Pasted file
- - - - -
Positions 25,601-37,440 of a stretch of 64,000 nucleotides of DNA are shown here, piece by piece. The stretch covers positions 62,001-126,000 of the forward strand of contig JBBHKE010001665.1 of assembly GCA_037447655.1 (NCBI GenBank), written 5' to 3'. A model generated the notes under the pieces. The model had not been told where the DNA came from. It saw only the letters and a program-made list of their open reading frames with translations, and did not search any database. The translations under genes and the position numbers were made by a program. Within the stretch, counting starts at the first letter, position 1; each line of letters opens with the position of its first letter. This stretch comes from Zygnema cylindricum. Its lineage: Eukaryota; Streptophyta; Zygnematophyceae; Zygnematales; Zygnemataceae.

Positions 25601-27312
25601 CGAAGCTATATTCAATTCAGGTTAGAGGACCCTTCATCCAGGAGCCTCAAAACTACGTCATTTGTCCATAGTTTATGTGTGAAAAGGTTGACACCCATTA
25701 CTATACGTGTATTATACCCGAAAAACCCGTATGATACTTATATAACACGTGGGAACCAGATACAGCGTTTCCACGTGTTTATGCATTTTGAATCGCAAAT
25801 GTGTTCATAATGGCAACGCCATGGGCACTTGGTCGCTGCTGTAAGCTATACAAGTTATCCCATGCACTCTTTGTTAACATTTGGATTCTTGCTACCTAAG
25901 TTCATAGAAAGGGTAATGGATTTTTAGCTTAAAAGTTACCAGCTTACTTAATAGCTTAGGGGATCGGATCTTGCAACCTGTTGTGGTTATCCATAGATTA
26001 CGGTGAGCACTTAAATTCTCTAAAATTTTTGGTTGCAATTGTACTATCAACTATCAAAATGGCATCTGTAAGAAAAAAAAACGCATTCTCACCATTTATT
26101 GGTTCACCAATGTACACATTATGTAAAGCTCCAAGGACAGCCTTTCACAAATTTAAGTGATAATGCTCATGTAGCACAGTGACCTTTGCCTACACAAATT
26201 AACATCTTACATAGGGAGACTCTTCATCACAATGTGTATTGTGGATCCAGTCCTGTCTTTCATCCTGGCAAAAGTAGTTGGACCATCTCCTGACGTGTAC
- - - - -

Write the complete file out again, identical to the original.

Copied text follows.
Positions 25,601-37,440 of a stretch of 64,000 nucleotides of DNA are shown here, piece by piece. The stretch covers positions 62,001-126,000 of the forward strand of contig JBBHKE010001665.1 of assembly GCA_037447655.1 (NCBI GenBank), written 5' to 3'. A model generated the notes under the pieces. The model had not been told where the DNA came from. It saw only the letters and a program-made list of their open reading frames with translations, and did not search any database. The translations under genes and the position numbers were made by a program. Within the stretch, counting starts at the first letter, position 1; each line of letters opens with the position of its first letter. This stretch comes from Zygnema cylindricum. Its lineage: Eukaryota; Streptophyta; Zygnematophyceae; Zygnematales; Zygnemataceae.

Positions 25601-27312
25601 CGAAGCTATATTCAATTCAGGTTAGAGGACCCTTCATCCAGGAGCCTCAAAACTACGTCATTTGTCCATAGTTTATGTGTGAAAAGGTTGACACCCATTA
25701 CTATACGTGTATTATACCCGAAAAACCCGTATGATACTTATATAACACGTGGGAACCAGATACAGCGTTTCCACGTGTTTATGCATTTTGAATCGCAAAT
25801 GTGTTCATAATGGCAACGCCATGGGCACTTGGTCGCTGCTGTAAGCTATACAAGTTATCCCATGCACTCTTTGTTAACATTTGGATTCTTGCTACCTAAG
25901 TTCATAGAAAGGGTAATGGATTTTTAGCTTAAAAGTTACCAGCTTACTTAATAGCTTAGGGGATCGGATCTTGCAACCTGTTGTGGTTATCCATAGATTA
26001 CGGTGAGCACTTAAATTCTCTAAAATTTTTGGTTGCAATTGTACTATCAACTATCAAAATGGCATCTGTAAGAAAAAAAAACGCATTCTCACCATTTATT
26101 GGTTCACCAATGTACACATTATGTAAAGCTCCAAGGACAGCCTTTCACAAATTTAAGTGATAATGCTCATGTAGCACAGTGACCTTTGCCTACACAAATT
26201 AACATCTTACATAGGGAGACTCTTCATCACAATGTGTATTGTGGATCCAGTCCTGTCTTTCATCCTGGCAAAAGTAGTTGGACCATCTCCTGACGTGTAC